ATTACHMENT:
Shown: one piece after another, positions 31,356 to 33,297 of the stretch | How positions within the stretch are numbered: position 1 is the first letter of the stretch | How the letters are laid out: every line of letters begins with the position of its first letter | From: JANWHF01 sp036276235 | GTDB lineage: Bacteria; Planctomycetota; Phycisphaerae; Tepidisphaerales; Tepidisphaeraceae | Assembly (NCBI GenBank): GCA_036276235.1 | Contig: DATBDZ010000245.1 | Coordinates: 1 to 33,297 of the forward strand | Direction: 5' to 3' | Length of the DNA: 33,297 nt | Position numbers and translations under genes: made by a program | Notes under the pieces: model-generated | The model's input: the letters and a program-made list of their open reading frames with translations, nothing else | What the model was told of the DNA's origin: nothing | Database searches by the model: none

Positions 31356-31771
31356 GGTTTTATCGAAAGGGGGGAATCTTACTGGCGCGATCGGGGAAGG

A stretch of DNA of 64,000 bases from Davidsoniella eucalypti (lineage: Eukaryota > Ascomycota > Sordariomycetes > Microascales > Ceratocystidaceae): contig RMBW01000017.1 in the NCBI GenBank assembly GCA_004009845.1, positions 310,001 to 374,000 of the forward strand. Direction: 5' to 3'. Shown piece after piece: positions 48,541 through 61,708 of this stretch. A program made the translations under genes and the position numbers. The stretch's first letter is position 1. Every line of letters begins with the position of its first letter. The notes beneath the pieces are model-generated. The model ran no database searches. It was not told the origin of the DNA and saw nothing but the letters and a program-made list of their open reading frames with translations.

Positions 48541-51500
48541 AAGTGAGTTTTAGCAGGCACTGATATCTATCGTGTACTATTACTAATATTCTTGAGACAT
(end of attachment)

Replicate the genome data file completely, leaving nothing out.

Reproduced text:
Shown: one piece after another, positions 31,356 to 33,297 of the stretch | How positions within the stretch are numbered: position 1 is the first letter of the stretch | How the letters are laid out: every line of letters begins with the position of its first letter | From: JANWHF01 sp036276235 | GTDB lineage: Bacteria; Planctomycetota; Phycisphaerae; Tepidisphaerales; Tepidisphaeraceae | Assembly (NCBI GenBank): GCA_036276235.1 | Contig: DATBDZ010000245.1 | Coordinates: 1 to 33,297 of the forward strand | Direction: 5' to 3' | Length of the DNA: 33,297 nt | Position numbers and translations under genes: made by a program | Notes under the pieces: model-generated | The model's input: the letters and a program-made list of their open reading frames with translations, nothing else | What the model was told of the DNA's origin: nothing | Database searches by the model: none

Positions 31356-31771
31356 GGTTTTATCGAAAGGGGGGAATCTTACTGGCGCGATCGGGGAAGG

A stretch of DNA of 64,000 bases from Davidsoniella eucalypti (lineage: Eukaryota > Ascomycota > Sordariomycetes > Microascales > Ceratocystidaceae): contig RMBW01000017.1 in the NCBI GenBank assembly GCA_004009845.1, positions 310,001 to 374,000 of the forward strand. Direction: 5' to 3'. Shown piece after piece: positions 48,541 through 61,708 of this stretch. A program made the translations under genes and the position numbers. The stretch's first letter is position 1. Every line of letters begins with the position of its first letter. The notes beneath the pieces are model-generated. The model ran no database searches. It was not told the origin of the DNA and saw nothing but the letters and a program-made list of their open reading frames with translations.

Positions 48541-51500
48541 AAGTGAGTTTTAGCAGGCACTGATATCTATCGTGTACTATTACTAATATTCTTGAGACAT